If you suspect you have asthma, your doctor will get a personal and family history as well as examine you. Some doctors may then prescribe an asthma medication (usually an inhaler), ask you to take it for a few weeks, and then schedule a return visit to see if the medication reduced your respiratory symptoms. The most common test to confirm asthma is a spirometry test.
Many primary care doctors now have spirometers in their office. If the results show that you have airway obstruction which is improved after using a bronchodilator (usually containing albuterol), the probability that the respiratory symptoms were due to asthma is very high. However, spirometry is often normal in people with asthma during days they don't have symptoms.
The doctor can then order another breathing test called a methacholine challenge test which determines the degree of twitchiness of the airways. There are many other tests your doctor may order including allergy skin tests (recommended at least once for almost all patients with asthma), allergy blood tests (eosinophil count or IgE levels), and perhaps a chest X-ray.
What Are the Treatments for Asthma?
Asthma is usually a lifelong (chronic) disease. If you have asthma, see a doctor regularly. Treatment for asthma requires several steps:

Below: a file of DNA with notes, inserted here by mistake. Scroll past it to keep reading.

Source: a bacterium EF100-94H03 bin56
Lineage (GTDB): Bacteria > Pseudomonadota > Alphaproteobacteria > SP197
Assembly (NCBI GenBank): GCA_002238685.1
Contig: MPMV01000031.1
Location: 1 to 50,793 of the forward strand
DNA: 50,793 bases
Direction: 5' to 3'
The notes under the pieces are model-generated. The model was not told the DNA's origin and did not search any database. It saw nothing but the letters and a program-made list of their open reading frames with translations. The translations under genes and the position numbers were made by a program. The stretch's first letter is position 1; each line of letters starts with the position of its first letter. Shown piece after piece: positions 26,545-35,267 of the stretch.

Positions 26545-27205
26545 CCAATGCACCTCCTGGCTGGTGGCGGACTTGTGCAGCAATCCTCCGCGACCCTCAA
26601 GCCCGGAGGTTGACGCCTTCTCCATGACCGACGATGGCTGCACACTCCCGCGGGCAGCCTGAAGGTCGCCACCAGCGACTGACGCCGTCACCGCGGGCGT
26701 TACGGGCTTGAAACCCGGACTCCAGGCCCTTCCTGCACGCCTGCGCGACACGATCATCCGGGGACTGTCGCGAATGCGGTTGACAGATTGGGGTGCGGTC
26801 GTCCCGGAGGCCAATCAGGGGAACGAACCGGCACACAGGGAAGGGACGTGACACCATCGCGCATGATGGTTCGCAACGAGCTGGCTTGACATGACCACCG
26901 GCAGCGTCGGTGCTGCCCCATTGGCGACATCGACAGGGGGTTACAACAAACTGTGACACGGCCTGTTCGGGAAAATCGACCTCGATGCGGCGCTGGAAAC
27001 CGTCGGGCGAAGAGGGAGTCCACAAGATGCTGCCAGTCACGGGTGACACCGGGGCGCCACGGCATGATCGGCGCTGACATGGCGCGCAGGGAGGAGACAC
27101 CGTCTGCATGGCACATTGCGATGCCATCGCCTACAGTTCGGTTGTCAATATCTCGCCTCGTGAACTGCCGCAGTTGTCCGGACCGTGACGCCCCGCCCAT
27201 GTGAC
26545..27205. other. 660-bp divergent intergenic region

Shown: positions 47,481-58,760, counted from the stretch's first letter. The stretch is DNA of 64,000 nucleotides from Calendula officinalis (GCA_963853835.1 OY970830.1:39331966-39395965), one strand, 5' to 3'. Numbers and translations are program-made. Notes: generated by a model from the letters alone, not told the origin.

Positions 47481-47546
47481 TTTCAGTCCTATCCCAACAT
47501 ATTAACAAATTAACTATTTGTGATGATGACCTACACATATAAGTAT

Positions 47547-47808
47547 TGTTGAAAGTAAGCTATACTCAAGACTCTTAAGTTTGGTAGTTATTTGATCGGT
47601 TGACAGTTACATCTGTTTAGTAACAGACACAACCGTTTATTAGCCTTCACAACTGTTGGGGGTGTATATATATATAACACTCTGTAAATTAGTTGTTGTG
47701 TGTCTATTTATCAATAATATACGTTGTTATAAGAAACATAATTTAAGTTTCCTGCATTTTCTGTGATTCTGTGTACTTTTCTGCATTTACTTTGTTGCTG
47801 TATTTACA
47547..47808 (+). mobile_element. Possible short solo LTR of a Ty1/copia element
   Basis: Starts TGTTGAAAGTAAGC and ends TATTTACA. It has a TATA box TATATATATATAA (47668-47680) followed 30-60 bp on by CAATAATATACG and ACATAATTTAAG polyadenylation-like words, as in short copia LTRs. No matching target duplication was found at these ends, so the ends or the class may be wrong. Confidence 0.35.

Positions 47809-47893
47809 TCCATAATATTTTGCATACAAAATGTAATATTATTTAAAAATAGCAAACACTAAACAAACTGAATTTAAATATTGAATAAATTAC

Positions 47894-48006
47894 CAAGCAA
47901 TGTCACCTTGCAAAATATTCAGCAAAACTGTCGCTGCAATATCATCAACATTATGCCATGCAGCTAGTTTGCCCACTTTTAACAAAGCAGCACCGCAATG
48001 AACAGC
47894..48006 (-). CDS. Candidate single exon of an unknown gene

Taking medications daily that control inflammation and prevent chronic symptoms (long-term-control drugs)
Ready availability of drugs such as albuterol to treat asthma attacks when they occur
Your Asthma Action Plan
Following a diagnosis of asthma, work with your doctor to develop a treatment plan. Ask your doctor for the resulting written asthma action plan, which includes what you should do when you fall from the green zone of good control into the yellow or red zones. You can download one from WebMD, print it, and ask your doctor to complete it.
Monitoring lung function can improve the ability of some people with asthma to verify that their asthma control is worsening. Discuss the potential value of buying a $20 to $60 peak flow meter (such as the Personal Best) or pocket spirometer (such as the PiKo-1) with your doctor. You can add the readings to your asthma diary and use them as part of your asthma action plan. As with any medical condition, prevention is the best approach.